“The nine of us are now a family, and we’re a family with each of us our own burdens and our own obligations to others, but this is our work family, and it’s just as important as our personal family,” Sotomayor told CNN in November. Elena Kagan threw a dinner for Kavanaugh at her home, and Ginsburg praised him as “very decent, very smart” and applauded his decision to hire four female law clerks this year — the first justice to ever select an all-female team. Chief Justice John G. Roberts Jr., who has reportedly taken Kavanaugh under his wing, was spotted with him on July 4 at the private Chevy Chase Club, where they are both members.

Like any rookie justice, Kavanaugh has been careful to conform to the norms of the institution: Because he was out of the country when former justice John Paul Stevens died this summer, Kavanaugh sent his wife, Ashley, to represent him at the memorial ceremony — despite the fact that Stevens, after watching the confirmation hearings, said Kavanaugh lacked the temperament to serve on the Supreme Court.

A small number of visitors have come through Kavanaugh’s chambers: friends, students and legal groups. In February, he hosted a thank-you lunch in the court building for 35 women who defended him during the confirmation fight. On a more personal note, he welcomed players and their parents from the basketball teams he coaches at Blessed Sacrament School, and then they played a game on the court’s court on the fifth floor.

Coaching, as he emotionally told the Senate last year, is a very big deal to him. “I love coaching more than anything I have ever done in my whole life,” Kavanaugh said. “I may never be able to coach again.”

His fears were unfounded: Kavanaugh served as head coach for his younger daughter’s fifth- and sixth-grade team and as assistant coach for his older daughter’s seventh- and eighth-grade squad, both for the entire season. His newfound fame had refs lining up for selfies while vowing not to give his teams preferential treatment.

Kavanaugh, according to someone who spoke on the condition of anonymity, has been moved by the empathetic reception he has received from supporters. Friends have broken into tears. “I’ve been praying for you” is a frequent refrain.

The 54-year-old was warmly greeted by fellow alumni at Georgetown Prep’s Stag Night last October and at the homecoming game the following day, where he posed for pictures (but asked people to put down their beers, according to news reports). He received a standing ovation at the conservative Federalist Society’s annual dinner in November, although he did not address the crowd as is customary for a newly appointed justice blessed by the group. (He is scheduled to speak there this year. Leonard Leo, executive vice president of the Federalist Society and a leading champion for Kavanaugh’s confirmation, declined to comment for this article.) Kavanaugh was an honored guest at the Friendly Sons of St. Patrick dinner in March and was introduced as “the most famous middle-school basketball coach in America” by billionaire David Rubenstein at the Economic Club of Washington, D.C., in May.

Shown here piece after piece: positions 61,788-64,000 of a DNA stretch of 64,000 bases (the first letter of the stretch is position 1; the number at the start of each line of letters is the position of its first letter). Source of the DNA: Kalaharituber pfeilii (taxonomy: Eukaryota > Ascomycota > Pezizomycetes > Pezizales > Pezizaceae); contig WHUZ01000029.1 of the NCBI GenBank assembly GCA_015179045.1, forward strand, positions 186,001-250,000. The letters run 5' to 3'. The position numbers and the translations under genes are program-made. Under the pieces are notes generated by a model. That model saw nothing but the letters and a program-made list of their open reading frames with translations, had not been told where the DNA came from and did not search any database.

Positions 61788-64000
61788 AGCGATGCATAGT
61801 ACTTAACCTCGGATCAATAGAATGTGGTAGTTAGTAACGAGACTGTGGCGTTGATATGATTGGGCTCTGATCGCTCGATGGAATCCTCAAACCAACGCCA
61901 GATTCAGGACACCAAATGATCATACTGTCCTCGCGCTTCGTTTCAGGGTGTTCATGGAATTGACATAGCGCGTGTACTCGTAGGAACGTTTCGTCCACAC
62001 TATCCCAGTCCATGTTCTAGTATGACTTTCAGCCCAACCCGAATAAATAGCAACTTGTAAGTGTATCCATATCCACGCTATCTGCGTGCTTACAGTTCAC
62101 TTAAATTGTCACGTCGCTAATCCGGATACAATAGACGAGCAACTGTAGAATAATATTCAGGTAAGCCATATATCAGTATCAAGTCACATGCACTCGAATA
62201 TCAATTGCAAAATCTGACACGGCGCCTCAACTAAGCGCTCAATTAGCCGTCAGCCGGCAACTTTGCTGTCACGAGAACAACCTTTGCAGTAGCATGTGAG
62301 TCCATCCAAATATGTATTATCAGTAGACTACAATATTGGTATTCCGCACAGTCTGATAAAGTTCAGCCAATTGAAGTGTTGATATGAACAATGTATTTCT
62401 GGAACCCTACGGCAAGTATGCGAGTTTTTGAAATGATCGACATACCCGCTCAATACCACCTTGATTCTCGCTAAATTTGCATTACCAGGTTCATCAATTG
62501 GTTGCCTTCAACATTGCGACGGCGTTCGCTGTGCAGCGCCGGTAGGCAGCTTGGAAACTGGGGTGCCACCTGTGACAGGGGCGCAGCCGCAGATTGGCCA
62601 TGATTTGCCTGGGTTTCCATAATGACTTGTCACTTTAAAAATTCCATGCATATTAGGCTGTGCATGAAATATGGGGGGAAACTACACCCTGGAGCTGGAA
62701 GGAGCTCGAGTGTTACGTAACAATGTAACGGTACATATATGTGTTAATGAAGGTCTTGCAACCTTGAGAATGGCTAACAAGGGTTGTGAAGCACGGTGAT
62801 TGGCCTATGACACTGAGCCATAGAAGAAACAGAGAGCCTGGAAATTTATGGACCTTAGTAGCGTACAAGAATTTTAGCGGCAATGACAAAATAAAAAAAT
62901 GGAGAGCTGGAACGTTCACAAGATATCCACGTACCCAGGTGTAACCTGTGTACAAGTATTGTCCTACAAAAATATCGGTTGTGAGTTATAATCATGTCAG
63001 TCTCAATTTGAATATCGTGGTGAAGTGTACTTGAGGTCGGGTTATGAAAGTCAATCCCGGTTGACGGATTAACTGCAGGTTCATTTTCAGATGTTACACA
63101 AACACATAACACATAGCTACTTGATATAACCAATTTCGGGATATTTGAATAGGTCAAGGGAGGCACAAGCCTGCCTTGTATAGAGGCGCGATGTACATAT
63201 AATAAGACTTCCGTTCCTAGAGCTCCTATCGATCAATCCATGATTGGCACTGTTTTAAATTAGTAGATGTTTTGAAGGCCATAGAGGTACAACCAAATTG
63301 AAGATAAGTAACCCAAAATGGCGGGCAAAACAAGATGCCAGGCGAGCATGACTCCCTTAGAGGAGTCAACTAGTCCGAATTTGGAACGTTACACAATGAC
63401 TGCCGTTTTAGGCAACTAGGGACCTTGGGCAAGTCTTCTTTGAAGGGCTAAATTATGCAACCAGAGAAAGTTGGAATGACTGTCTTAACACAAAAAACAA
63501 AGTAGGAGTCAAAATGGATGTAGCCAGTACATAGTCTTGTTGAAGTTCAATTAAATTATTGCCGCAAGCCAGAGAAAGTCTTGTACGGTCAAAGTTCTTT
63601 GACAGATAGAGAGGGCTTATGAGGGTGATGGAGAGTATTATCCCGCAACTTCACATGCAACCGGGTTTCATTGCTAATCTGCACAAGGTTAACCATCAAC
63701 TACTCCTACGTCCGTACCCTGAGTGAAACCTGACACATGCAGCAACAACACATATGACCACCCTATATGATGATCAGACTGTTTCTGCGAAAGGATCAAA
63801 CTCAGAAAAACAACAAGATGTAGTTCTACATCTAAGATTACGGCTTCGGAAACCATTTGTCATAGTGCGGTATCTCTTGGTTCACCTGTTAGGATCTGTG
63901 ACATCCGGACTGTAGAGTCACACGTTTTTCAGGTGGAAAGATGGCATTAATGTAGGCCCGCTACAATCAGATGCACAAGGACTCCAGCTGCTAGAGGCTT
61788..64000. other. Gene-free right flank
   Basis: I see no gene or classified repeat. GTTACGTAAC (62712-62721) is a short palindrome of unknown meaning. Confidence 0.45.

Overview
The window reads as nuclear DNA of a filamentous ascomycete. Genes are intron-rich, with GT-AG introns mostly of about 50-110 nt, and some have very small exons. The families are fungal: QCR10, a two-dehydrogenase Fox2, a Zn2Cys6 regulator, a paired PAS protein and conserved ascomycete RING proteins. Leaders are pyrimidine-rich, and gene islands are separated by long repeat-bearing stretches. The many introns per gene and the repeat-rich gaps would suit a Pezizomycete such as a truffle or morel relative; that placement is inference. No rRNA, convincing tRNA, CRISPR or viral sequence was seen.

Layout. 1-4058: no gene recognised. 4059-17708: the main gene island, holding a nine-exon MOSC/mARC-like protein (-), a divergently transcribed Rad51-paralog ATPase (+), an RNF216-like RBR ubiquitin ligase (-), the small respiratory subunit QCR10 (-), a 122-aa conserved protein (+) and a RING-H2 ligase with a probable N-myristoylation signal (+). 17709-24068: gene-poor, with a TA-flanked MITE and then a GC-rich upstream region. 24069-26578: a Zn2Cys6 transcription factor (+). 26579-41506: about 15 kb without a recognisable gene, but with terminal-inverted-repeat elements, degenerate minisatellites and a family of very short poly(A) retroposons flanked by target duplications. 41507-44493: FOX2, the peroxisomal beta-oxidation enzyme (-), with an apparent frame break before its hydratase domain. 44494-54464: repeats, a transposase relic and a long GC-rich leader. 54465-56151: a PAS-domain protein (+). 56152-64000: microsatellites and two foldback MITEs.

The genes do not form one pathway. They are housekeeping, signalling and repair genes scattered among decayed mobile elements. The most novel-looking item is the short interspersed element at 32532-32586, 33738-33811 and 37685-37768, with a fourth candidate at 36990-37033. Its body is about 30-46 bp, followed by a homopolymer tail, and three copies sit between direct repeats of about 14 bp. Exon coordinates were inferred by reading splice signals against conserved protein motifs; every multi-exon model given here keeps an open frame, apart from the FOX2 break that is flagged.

His only public remarks came in May at a conference in Milwaukee for the judges of the 7th Circuit. With his mentor, retired justice Anthony M. Kennedy, at his side, Kavanaugh said that he believed judges must always be above politics and that he tried to stand in the other person’s shoes when considering a case. “It’s important for judges not [to] be in a bubble,” he told the audience, according to CNN.

Kavanaugh, who loves to cite part of Matthew 25 — where Jesus said, “For I was hungry, and you gave me something to eat” — as a guiding principle, continues to worship at the Shrine of the Most Blessed Sacrament, where he serves as a lector. The congregation was privately torn by the allegations against him, but none of his fellow worshipers have confronted the justice in a public manner, according to one congregant. He has also been spotted having dinner with his wife occasionally at the Chevy Chase Club, where politics and titles “are left at the door,” a member said.

Kavanaugh has continued his volunteer work with Catholic Charities; he shows up at its downtown headquarters every few weeks, primarily serving meals to the homeless. Last month, he spent two hours preparing dinner plates but remained in a courtyard, out of sight.

When Kavanaugh does go out in public, he usually wears a baseball cap, which allows him to move around unrecognized by most people. The relative anonymity has enabled him to attend a few Nationals games and the Women’s NCAA Final Four in Tampa, and vacation in Rehoboth Beach, Del., where the family rents a house every August.